I would hate to see developing countries repeat the costly mistakes we have made in the US, allowing its people to become less healthy by de facto neglect–becoming less active, having common default choices be unhealthy foods, creating communities that are not safe and walkable, thus creating generations of men, women and now children who have progressive obesity and increasing incidence of diabetes. — Carol Teutsch, MD, Endocrinologist – Pennsylvania

Eat healthy, exercise and be a role model for the family. Kids imitate their parents, so invest in primary prevention of NCDs and reap rich dividends! — Dr. Ranjani Harish, CDE, Ph.D, Head – Translational Research, Madras Diabetes Research Foundation – Chennai, India

NCDs diminish the lives and the vitality of women and those we love. — Meryle J. Melnicoff, Ph.D. Director, Business Development, The Wistar Institute – Philadelphia, PA

Knowledge of how to prevent chronic, non-communicable diseases: another opportunity for women to summon courage and act to enrich our own lives and those of our families worldwide. — Therese Flaherty, Ph.D., Philadelphia, PA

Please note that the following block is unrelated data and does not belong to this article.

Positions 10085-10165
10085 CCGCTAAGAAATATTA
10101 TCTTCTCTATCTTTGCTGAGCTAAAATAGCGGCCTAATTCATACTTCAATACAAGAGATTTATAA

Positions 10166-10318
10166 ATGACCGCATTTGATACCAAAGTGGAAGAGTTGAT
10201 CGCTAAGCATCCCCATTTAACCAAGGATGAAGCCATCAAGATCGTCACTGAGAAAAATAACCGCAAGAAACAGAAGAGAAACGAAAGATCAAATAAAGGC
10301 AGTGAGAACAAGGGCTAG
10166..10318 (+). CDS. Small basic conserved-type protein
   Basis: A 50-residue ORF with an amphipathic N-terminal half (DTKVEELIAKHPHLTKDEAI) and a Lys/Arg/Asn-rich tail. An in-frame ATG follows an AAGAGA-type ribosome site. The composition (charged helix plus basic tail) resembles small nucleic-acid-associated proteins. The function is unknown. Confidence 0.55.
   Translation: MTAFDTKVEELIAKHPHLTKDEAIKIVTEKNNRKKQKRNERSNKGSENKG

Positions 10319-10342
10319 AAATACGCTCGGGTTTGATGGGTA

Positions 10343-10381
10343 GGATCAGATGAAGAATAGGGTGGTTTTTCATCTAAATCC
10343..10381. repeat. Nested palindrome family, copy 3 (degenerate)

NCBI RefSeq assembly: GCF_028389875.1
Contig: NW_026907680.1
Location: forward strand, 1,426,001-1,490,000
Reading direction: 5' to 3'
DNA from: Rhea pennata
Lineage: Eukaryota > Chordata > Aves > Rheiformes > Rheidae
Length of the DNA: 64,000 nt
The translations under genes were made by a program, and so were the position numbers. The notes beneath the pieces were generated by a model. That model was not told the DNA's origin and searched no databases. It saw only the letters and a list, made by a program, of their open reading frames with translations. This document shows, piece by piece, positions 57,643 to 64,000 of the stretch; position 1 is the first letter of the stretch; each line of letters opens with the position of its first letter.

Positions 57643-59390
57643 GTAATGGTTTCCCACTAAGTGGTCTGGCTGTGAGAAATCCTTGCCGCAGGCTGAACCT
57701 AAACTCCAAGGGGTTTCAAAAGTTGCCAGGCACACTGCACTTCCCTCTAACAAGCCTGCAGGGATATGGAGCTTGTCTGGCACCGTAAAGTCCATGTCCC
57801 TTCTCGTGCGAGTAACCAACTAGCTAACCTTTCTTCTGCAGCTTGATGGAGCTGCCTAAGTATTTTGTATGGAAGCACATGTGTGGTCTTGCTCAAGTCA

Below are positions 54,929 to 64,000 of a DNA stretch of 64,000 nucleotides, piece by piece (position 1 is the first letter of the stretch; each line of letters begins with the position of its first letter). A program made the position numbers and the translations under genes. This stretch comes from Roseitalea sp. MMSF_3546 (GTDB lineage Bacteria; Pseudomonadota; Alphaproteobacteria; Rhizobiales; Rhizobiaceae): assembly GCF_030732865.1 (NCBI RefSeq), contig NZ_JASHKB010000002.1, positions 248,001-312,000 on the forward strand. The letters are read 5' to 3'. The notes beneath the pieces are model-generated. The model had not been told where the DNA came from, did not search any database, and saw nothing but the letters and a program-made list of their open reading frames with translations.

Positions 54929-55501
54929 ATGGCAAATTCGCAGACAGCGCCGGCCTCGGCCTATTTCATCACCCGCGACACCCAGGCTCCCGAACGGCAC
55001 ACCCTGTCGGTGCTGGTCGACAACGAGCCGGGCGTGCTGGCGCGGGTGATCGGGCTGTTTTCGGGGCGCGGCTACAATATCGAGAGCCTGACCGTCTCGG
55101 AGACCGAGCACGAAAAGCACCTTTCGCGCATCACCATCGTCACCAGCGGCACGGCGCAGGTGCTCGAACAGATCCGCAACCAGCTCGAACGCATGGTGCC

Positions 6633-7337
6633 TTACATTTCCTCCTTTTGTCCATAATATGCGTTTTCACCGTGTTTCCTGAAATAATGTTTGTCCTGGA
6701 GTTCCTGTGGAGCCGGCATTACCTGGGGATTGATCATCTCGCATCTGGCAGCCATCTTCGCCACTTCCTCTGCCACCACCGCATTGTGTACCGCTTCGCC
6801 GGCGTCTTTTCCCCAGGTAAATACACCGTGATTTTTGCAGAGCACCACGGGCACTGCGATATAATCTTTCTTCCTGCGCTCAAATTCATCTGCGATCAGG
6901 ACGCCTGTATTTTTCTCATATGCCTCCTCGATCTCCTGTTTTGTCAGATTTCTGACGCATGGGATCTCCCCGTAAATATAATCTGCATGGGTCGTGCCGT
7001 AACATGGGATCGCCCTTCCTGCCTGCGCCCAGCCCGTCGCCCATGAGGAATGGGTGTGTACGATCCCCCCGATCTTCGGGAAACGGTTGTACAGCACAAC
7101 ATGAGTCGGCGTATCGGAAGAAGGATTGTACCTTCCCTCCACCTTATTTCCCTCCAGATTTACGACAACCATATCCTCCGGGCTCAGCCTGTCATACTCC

Women make most of the healthcare decisions for themselves and their families around the world.  The more knowledgeable women are about these disease, how to prevent them and how to treat them, the better the long- term outlook will be for their children, their community and their country. — Charlotte Sibley, President, Charlotte E. Sibley Associates, LLC, and HBA’s Woman of the Year 2008 – Berwyn, PA

Much more needs to be done to elevate NCDs on the public health agenda in low and middle income countries. More information, education and tools are critical to helping women identify and protect themselves and their families to against the onset of disease as well as complications arising from NCDs – women are our best hope of arresting this quiet killer. — Lalitha Vaidyanathan, Managing Director, FSG – Mumbai, India